If you have been accidentally overpaid by your employer, it may seems like a lucky bonus, but don’t assume you can keep the money!  Here we look at overpayments for Employees and Freelancers/Sole-Traders.
For employees
Where an employer has made an accidental overpayment of wages or expenses (including holiday pay), the legal position is that

Taking on an apprentice – the full details

Apprenticeship schemes are often in the news (and not always for the right reasons), so we’ve had a look at what they are about and where you can find out more details about taking on an apprentice.
Many UK businesses consider skills shortages and recruitment difficulties a big problem. Apprenticeships can be an answer

Fixed Term Contracts: what are they & how can they come to an end?

Fixed Term Contracts have always been popular with employers as a way to fill a ‘gap’ for a temporary period, but we also know they can be abused. Here we look at what a Fixed Term Contract actually is, what protections they have in law and what happens when they expire.
Fixed Term Contracts are

Employment Law in the United Kingdom – what differences are there?

United Kingdom? We thought we’d look in detail at the main differences in Employment Law between England, Wales, Scotland and Northern Ireland. Generally there is very little difference in employment law between England and Wales, some differences in Scotland but there are some important differences for employees and employers in Northern Ireland.

Here we

Pensions Auto-Enrolment – the full details

From October 2012 most workers will start being auto-enrolled into a pension plan by their Employer (under the Pensions Bill that also abolished the Default Retirement Age during 2011) – here we give you the full details of the Scheme.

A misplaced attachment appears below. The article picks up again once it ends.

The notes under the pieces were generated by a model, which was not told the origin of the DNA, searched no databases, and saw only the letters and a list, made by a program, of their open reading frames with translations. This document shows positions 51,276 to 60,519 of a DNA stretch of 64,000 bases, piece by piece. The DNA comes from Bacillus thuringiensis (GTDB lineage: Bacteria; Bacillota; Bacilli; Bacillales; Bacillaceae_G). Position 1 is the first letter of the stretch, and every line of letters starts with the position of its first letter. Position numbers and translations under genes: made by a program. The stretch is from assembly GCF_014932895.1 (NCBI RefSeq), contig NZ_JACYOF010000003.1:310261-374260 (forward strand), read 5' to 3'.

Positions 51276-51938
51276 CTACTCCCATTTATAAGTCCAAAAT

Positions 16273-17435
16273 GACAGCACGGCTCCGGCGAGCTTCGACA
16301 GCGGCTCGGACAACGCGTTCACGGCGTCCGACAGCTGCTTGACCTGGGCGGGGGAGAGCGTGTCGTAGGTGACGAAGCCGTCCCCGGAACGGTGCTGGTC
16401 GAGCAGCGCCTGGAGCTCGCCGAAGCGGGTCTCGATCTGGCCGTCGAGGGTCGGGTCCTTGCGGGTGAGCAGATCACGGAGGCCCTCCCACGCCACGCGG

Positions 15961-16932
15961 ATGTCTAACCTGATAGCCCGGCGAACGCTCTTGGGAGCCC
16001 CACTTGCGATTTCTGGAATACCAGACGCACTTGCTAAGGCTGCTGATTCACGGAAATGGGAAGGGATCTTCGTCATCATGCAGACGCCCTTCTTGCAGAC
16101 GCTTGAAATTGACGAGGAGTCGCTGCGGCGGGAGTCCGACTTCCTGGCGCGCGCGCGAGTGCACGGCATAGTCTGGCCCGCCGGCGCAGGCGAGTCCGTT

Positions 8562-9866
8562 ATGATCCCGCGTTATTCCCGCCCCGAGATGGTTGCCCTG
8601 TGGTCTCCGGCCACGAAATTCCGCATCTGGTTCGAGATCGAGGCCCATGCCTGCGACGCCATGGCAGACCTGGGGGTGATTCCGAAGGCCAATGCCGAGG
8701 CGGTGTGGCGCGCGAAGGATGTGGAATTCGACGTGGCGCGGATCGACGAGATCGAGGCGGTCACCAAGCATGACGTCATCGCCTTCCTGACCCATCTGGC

This will apply to all workers aged 22 and over (but who have not yet

Have you been dismissed while working abroad?

If you work abroad you may now be able to claim unfair dismissal in the UK if you are dismissed. With unemployment rising in the UK, British workers may have to look abroad for employment, and of course many multinational companies have employees constantly moving across international borders.

Disciplinary procedures: common mistakes made by employers

In unfair dismissal claims, employment tribunals take the “Acas code of practice on disciplinary and grievance procedures” that was introduced in 2009, into account where relevant..However, many Employers make mistakes when handling disciplinaries and this can result in you having a claim for unfair dismissal if you have one years continuous service (which will increase to 2 years for employment starting after April 2012). Here we look at the common mistakes Employers make.

What employment status do I have? Your contract may not provide the answer!

Recently, Freelance Advisor reported on the very important Supreme Court 2011 legal judgement on Autoclenz Ltd v Belcher and Others and how this may affect freelancers and contractors who have IR35 concerns. As this case is so important for all employees, workers and freelancers in deciding their employment status, at Workline we thought we’d explain this in more detail.

The case highlights the importance the Courts now give to finding clarity in employment relationships, not by looking at what is written down in a contract, but what is actually happening in the working relationship.

Small Business Owners – the documents you need to employ staff!

We recently highlighted how red tape is putting off small businesses taking on staff. Another area of huge concern and confusion is what paperwork you need to give your staff to ensure your working relationship is clear and unambiguous. We give you the low-down here!

Internships – a good opportunity or a waste of time?

Internships and work placements have been getting some bad press lately. Are they an extremely good experience for both Employers and graduates or potentially unethical exploitation?

The Human Resources Consultancy service for small and medium sized, creative, UK businesses